The author loosely develops a fascinating concept that later provided a veritable sandbox of inspirations and interpretations for years of analysis. This book has been combed over for allegorical meanings through the years, mostly brought on by the various film adaptions. Finney himself denied having had any such agenda other than pure entertainment.

Even still, it is easy to read into this work a tale that strives to spotlights the virtue of individuality in the face of conformity. Whether the mashing conglomeration of society is brought about by political ideology, mob mentality or consumerism, doesn’t really matter.

The writing is easy to read and the plot plods along at a nice pace, without speeding up too much or slowing down too little. The story pauses enough times at well-crafted scenes of horror to create a lasting impression of the core storyline. The dialog felt somewhat stilted, if not dated or formal (sort of like an old 1950’s TV show).

The book has been criticized for its lack of scientific plausibility or credible character developments. However, this story isn’t really meant to be hard Scifi or an in-depth character study. The book is built around a high concept and contains a decent suspense plot that is tempered with Scifi elements. In that sense it largely succeeds. There is also a dogged relentlessness pervading the story that keeps pace throughout and helps to keep the horror aspect in play.

The story centers around a medical doctor operating in a rural town as a general practitioner. He’s divorced and an old flame/fellow divorcee is back in town for him to get excited about. His love interest draws him into the main plot when she asks him to look in on a relative that has a peculiar medical concern that cannot be explained. From there things slowly develop based on the increasing incidences of people acting strangely and the stakes are periodically raised a level along the way. The author does delve into the science behind the story a bit when he uses the doctor and a psychologist to both unravel as well as confuse the mystery.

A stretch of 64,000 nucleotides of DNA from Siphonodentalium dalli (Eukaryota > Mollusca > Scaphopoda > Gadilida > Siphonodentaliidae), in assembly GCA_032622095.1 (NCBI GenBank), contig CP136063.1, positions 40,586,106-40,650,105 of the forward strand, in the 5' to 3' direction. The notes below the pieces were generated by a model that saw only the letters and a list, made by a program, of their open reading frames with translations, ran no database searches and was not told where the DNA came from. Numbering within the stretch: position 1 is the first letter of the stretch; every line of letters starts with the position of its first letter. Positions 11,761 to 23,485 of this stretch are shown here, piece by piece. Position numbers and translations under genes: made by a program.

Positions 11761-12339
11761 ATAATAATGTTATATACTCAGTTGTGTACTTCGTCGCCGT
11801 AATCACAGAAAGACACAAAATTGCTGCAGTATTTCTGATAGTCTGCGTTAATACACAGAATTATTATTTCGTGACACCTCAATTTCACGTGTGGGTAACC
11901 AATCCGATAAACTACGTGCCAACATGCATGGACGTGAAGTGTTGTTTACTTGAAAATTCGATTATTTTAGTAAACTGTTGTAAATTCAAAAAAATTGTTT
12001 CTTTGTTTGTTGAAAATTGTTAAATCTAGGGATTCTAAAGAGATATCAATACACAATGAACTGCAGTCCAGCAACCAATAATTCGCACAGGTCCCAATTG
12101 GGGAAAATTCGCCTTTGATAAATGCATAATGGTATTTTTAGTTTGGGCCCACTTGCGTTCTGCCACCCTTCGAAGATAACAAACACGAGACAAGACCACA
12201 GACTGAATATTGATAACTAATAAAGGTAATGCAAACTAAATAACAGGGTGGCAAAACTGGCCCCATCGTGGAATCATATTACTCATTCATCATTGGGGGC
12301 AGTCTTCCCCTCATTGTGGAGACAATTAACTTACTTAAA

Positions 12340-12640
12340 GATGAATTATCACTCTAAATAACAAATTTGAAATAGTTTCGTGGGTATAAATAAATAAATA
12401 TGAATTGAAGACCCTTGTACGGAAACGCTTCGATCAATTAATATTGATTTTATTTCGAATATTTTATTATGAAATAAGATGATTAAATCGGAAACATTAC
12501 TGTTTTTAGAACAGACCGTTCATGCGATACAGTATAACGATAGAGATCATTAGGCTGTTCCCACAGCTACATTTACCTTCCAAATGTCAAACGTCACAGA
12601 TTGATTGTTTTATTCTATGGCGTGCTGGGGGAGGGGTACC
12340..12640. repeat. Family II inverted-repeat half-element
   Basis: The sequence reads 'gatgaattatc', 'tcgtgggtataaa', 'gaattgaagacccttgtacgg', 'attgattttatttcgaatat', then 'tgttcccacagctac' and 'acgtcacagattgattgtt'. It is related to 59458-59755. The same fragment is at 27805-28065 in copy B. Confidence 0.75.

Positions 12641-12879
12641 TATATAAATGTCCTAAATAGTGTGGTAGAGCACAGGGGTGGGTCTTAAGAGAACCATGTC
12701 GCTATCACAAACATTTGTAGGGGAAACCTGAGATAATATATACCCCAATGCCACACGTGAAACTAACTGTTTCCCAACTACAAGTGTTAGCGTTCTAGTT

There are some interesting passages about the different faces people wear in society and what it means to be a person, along with some loose social commentary that gets flipped on its head when it comes from an alien perspective.

The ending has also been criticized for this book and the film versions did not feel the need to follow it. It’s an ending, it works, but that’s about it. Reminds me a bit of an H. G. Wells ending, but less original given the publication date.

The very idea of “pod people” comes from this book. Without having even read this book or watched any of the films, most people will have a general idea of what this means. That, in itself, demonstrates how strong the concept is and how well it was developed by the author.

Podcast: If you enjoy my review (or this topic) this book and the movie based on it were further discussed/debated in a lively discussion on my podcast: “No Deodorant In Outer Space”. The podcast is available on iTunes, Tune-In Radio, Stitcher, Google Play Music, YouTube or our website (www.nodeodorant.com).

 
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Posted by on June 28, 2016 in Book Reviews

 

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Review: “Invasion of the Body Snatchers” – Jack Finney

Review: “Invasion of the Body Snatchers” – Jack Finney

New Podcast Episode!

No Deodorant In Outer Space

PODCAST:

S3E4B – Invasion of the Body Snatchers (book)*

SHOW NOTES:

Good lord. Someone is going to read this and get it and someone else is going to use this to justify their batshit world view. Tune in to see who!

-Wilk

WRITTEN BOOK REVIEWS:

Ryan: 3 Stars “…Interesting concepts that provide creepy fun for the whole pod to enjoy…

Wilk: 3 Stars “…A classic science fiction quick read that inspired a legion of movies, some of which far exceeded the breadth of the book…

Rick: 3 Stars “…Given how creatively the story and it’s characters were written, there still are solid antidotes that left me strongly suspicious this was just subversive propagandist red scare drivel…

(Click the links to read full written reviews on Goodreads.com)

FUN FACTOIDS:

Stealing Through Time (Book)

In the show Wilk mentioned that the author, Jack Finney, was very private and it was…

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Posted by on June 21, 2016 in News, Podcast